Whether you’ve been together for years or are just starting to date, talking about money with your partner can be fraught at any stage of the relationship.
In fact, it’s often harder to bring up personal financial beliefs than it is topics like your sex life, politics, or even religion. During a pandemic, it’s even more challenging, yet deeply necessary. With so many households losing one or both incomes or simply feeling anxious about money, now is the time to foster open communication with your partner about money and how it makes you feel.
As a financial therapist, Amanda Clayman, a financial therapist and Prudential Financial’s wellness advocate, is here to guide couples through this conversation all the time and is here to tell you that you are not alone and it gets better. With practice and an emotionally aware approach, you can navigate financial power dynamics, underlying assumptions, insecurities, and conflicting money styles and actually use money to bring you closer together than before.
Here are some tips to get you started.
Take an Emotional Litmus Test
Money has a dual nature as a symbol and a tool in our lives. Before moving into a conversation about how you and your partner use money practically (to pay the bills, shop, etc.), consider what significance you symbolically place on money in your lives. Do you mentally tie your savings to your sense of self-worth? Or perhaps certain spending behaviors help you craft your personal image? These core meanings we attach to our money often go unexamined but can explain much of our emotional response when our financial lives are disrupted.
With the pandemic in full swing, job security uncertain, and markets moving up and down, it is normal to have a tidal wave of feelings. Take the time to acknowledge each one and think about why you are responding that way. Ask yourself what that feeling is trying to tell you about your values. By sharing these money triggers and truths with your partner, you can connect on a deeper, more meaningful level instead of squabbling about numbers.
Remember There Is No “Right” or “Wrong”
The way we choose to handle money is based on temperament, past experiences, and family learnings. These factors create a unique money style for each of us, and chances are, yours is not the same as your partner’s. Suspending judgment is essential in exploring money as a couple. Like any highly personal topic, the temptation to protect your own decisions by labeling them as objectively “right” is strong, but it is impossible for either of you to share the vulnerable details of your financial actions and feelings if this attitude is part of the conversation.
Get to know each other’s money styles and stories by asking what money was like growing up for your partner. What was their first financial memory? How did they hear money talked about as a child? The more you know, the more you can emphasize and see not only the logic but the emotional reasoning behind choices that may have puzzled you before. When you both step back from trying to convert the other to your money style, you open the door to more creative solutions and compromises.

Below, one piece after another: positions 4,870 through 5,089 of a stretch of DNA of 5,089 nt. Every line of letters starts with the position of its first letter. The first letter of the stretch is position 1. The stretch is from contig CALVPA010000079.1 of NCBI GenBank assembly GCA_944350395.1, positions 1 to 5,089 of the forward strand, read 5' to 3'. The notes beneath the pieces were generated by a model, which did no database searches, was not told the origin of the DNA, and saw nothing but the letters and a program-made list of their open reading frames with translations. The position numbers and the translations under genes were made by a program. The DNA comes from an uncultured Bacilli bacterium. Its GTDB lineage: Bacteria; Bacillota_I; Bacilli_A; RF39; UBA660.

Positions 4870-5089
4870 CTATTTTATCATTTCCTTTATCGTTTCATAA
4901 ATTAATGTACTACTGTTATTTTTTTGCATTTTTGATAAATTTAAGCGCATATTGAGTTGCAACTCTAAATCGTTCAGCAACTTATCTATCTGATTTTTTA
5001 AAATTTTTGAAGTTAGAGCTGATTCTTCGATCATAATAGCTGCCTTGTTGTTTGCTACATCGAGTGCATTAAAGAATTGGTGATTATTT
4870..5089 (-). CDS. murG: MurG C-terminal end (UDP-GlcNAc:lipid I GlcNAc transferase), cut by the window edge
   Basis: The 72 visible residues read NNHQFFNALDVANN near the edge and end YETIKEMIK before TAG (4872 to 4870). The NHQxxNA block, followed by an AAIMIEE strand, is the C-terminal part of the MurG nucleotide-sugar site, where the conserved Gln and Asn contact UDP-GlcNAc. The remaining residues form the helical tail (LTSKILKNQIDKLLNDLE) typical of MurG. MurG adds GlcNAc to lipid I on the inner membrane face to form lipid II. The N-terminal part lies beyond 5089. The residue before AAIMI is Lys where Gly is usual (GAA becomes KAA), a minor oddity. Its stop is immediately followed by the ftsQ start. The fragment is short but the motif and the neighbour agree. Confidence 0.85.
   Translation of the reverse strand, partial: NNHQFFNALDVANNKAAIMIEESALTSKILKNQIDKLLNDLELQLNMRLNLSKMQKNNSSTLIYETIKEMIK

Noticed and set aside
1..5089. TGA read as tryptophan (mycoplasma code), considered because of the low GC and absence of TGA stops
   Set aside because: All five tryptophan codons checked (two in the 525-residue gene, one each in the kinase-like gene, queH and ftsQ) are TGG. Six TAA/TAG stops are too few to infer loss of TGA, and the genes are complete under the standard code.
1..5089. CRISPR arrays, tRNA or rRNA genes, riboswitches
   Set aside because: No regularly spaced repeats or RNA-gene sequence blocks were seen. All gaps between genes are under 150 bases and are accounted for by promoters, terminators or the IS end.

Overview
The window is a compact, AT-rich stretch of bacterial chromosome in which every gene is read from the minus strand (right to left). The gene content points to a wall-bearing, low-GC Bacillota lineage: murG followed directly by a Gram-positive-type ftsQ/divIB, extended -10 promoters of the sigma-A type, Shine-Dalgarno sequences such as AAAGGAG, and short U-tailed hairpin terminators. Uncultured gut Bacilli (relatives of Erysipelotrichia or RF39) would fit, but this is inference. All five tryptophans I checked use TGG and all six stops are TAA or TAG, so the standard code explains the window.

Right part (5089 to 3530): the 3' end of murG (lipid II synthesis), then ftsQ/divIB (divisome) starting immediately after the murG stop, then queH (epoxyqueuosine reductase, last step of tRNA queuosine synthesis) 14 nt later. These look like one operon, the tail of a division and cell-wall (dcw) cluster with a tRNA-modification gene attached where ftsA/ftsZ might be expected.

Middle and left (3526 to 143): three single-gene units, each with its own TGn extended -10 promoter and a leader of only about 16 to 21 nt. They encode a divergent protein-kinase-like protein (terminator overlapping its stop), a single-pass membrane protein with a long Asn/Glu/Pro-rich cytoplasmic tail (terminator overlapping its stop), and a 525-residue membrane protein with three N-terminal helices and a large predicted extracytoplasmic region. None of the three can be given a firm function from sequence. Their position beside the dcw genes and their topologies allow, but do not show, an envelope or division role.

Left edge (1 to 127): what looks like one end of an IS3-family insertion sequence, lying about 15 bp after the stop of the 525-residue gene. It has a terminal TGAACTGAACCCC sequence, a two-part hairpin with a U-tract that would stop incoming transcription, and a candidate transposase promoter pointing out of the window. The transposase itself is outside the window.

Make It a Date—and Lean on Each Other
There never seems to be a good time to talk about money, even though it’s constantly on our minds. Take the awkwardness out of beginning the discussion by making regular monthly or bi-weekly “money dates” with your significant other. Try ordering takeout from your favorite spot or opening a bottle of wine so you can both look forward to the conversation instead of dreading it. In these times of uncertainty, you may feel the need to increase the cadence of your money dates to once a week or more. Just remember, when more stable times return, don’t give them up! Choosing to talk about finances when times are good will provide you with a sense of normalcy when you need to talk about it in times of stress.
These regular dates also allow you to keep each other grounded, especially during a crisis. Money is directly wired into our sense of survival, so when things feel out of control in our financial lives, we are wired to be reactive in a way that is not necessarily proportional to the actual threat. Consistently talking through these feelings with your partner will provide a perspective other than your own to gauge how well your emotions are matching up to reality. Gently support your partner and turn toward each other to decide on a healthy response to money stress and not make rash decisions in a silo.
In conclusion, personal finance can be one of the most emotionally difficult topics to initiate in a relationship, but the more you practice it, the less scary it becomes. In times of upheaval, like this pandemic, we have a choice to let our anxiety drive us apart from our partners or have brave, productive, and affirming conversations. Times of difficulty are also opportunities to expand our empathy and find a deeper level of connection with our significant others. The important thing to remember is that this pandemic and subsequent financial uncertainty is neither you or your partner’s fault and will pass with time. In the meantime, Let’s come together on the things that matter, like supporting each other emotionally and remaining present.
About the Author: Amanda Clayman, a financial wellness advocate for Prudential Financial, is a widely recognized leader in the field of financial therapy. She helps her clients decode how thoughts, feelings, and associations shape their financial choices and identifies how those patterns serve and limit them in their lives. For over a decade Amanda has been helping people move beyond shame and frustration to find opportunities for personal growth embedded in the financial challenges they face.